YouTube promoted a handful of its most popular video contributors to "partner" status so they can share in ad revenue their submissions generate. [YouTube’s blog]
Tandberg Television will unveil EdgeQAM at the Cable Show in Las Vegas next week. The pitch: it "offers unprecedented density with up to 96 QAMs in a single 2RU chassis, simultaneous support of HD and SD streams, high reliability, low power consumption, and designed-in redundancy features. It has the unique ability to operate in Switched Digital Video (SDV), VOD, Broadcast, and High Speed Data (Web) applications simultaneously within the same chassis." Tandberg will also demo its OpenStream SDV product and a t-commerce application.
Vyyo will demo its ultraband platform and advanced T1 system for commercial and residential cable customers at the Cable Show. [Release]
Members of the High-Definition Audio Video Network Alliance (HANA) said this week that the specification is still on track for delivery in 2007, allowing the combination of PCs, storage devices, displays, and other CE devices to be controlled by just one remote. [eWeek]
E! debuts Sunset Tan, a reality series set in a Los Angeles tanning salon, on May 28. [Variety]
HBO is developing a six-hour miniseres based on Richard Ford’s The Sportswriter. [Variety]
Logo introduces its first branded entertainment series on Monday: Stolichnaya Presents Be Real, a commercial-free five-part series on gay life in America, underwritten by the vodka-maker. [Hollywood Reporter]
Nickelodeon is developing a movie based on The Sopranos‘ co-star Steven Schirripa’s book, Nicky Deuce: Welcome to the Family. [Hollywood Reporter]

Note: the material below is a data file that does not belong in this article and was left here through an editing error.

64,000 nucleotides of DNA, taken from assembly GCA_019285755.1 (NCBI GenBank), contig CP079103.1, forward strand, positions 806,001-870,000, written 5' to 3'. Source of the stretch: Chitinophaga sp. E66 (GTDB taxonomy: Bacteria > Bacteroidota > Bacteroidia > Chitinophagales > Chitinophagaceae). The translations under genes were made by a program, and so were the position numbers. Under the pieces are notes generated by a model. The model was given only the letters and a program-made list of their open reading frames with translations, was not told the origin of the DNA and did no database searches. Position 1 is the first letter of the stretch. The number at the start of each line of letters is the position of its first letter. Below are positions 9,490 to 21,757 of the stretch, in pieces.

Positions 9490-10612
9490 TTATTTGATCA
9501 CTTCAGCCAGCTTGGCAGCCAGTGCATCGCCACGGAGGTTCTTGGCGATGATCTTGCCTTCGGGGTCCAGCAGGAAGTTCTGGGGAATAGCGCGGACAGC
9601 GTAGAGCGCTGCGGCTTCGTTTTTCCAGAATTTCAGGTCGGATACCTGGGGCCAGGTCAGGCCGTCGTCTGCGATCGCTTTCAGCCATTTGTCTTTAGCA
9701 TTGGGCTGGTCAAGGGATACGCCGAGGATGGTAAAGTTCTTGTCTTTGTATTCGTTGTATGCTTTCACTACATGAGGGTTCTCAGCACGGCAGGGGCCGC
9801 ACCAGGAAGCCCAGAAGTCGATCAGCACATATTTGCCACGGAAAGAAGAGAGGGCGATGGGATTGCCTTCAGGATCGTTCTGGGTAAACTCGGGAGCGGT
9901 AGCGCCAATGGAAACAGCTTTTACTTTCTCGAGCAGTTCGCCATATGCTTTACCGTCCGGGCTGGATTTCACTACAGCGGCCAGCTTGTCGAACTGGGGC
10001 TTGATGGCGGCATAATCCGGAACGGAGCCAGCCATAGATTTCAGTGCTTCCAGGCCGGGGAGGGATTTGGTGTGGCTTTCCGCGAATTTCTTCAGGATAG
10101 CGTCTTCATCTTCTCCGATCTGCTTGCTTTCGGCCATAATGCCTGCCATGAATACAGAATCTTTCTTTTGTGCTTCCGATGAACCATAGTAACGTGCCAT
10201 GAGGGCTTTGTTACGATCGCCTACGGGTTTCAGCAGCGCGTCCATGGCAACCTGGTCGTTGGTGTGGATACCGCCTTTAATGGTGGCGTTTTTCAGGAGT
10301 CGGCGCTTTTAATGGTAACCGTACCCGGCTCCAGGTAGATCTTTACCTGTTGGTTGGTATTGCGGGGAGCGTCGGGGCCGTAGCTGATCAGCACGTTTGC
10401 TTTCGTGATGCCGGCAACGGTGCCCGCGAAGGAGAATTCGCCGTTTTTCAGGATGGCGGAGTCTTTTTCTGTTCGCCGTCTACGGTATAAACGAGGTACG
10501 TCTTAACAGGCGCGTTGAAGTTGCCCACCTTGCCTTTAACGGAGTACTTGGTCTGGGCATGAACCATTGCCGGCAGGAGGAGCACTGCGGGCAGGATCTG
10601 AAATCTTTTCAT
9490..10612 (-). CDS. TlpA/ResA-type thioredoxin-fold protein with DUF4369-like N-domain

Ohio News Network‘s bump to Time Warner Cable‘s digital tier irks former Adelphia customers in Cleveland. [Cleveland Plain Dealer]
Spike TV is making its own Peep Show, a UK sitcom that airs on BBC America. [Variety]
SportsNet NY launched in HD on RCN. [Release]
TBS announced its original sitcom premieres: Tyler Perry’s House of Payne on June 6, The Bill Engvall Show on July 17, followed by a new season of My Boys on July 30.
TNT‘s The Closer returns June 18 as a lead-in to newbie series Heartland (Treat Williams). Saving Grace, a series starring Holly Hunter, premieres July 18, while CIA-themed miniseries The Company starts its run of three Sunday installments Aug. 5.
Turner is replacing Boomerang UK with its international pre-school channel, Cartoonito. [Variety]
• IN OTHER NEWS
In a first of its kind arrangement, Dedham, MA, is building a public access studio and funding three community channels with funding from all three cable TV providers in town: Comcast, Verizon and RCN. [Daily News Transcript, MA]
FCC chairman Kevin Martin supports public-private partnerships to help build out wireless networks. In a speech yesterday at Microsoft’s Silicon Valley campus in CA, Martin said the FCC’s upcoming wireless auction could allow emergency workers to use commercial network equipment and capacity; he sees "the potential to have some synergies between the two, some public-private partnerships that would allow for cross-utilization of the spectrum." [CNET]